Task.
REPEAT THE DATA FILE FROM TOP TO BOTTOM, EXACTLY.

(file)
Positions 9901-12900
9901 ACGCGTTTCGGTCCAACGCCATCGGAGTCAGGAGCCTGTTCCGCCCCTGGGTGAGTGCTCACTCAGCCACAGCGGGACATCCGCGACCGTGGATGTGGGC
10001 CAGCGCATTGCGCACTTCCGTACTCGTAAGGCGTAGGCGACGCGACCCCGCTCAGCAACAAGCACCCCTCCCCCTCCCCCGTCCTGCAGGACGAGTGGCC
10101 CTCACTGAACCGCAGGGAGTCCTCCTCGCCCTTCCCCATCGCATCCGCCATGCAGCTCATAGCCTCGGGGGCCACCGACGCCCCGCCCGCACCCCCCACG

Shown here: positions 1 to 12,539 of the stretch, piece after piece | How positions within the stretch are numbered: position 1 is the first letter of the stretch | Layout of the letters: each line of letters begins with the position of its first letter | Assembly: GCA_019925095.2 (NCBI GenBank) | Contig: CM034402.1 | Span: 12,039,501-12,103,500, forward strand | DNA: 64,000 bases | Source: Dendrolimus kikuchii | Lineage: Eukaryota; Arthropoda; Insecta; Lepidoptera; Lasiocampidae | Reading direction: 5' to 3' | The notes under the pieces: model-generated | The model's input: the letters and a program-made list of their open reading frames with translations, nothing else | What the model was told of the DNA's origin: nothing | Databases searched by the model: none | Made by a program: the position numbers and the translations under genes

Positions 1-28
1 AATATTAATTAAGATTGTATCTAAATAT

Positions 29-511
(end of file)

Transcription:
Positions 9901-12900
9901 ACGCGTTTCGGTCCAACGCCATCGGAGTCAGGAGCCTGTTCCGCCCCTGGGTGAGTGCTCACTCAGCCACAGCGGGACATCCGCGACCGTGGATGTGGGC
10001 CAGCGCATTGCGCACTTCCGTACTCGTAAGGCGTAGGCGACGCGACCCCGCTCAGCAACAAGCACCCCTCCCCCTCCCCCGTCCTGCAGGACGAGTGGCC
10101 CTCACTGAACCGCAGGGAGTCCTCCTCGCCCTTCCCCATCGCATCCGCCATGCAGCTCATAGCCTCGGGGGCCACCGACGCCCCGCCCGCACCCCCCACG

Shown here: positions 1 to 12,539 of the stretch, piece after piece | How positions within the stretch are numbered: position 1 is the first letter of the stretch | Layout of the letters: each line of letters begins with the position of its first letter | Assembly: GCA_019925095.2 (NCBI GenBank) | Contig: CM034402.1 | Span: 12,039,501-12,103,500, forward strand | DNA: 64,000 bases | Source: Dendrolimus kikuchii | Lineage: Eukaryota; Arthropoda; Insecta; Lepidoptera; Lasiocampidae | Reading direction: 5' to 3' | The notes under the pieces: model-generated | The model's input: the letters and a program-made list of their open reading frames with translations, nothing else | What the model was told of the DNA's origin: nothing | Databases searched by the model: none | Made by a program: the position numbers and the translations under genes

Positions 1-28
1 AATATTAATTAAGATTGTATCTAAATAT

Positions 29-511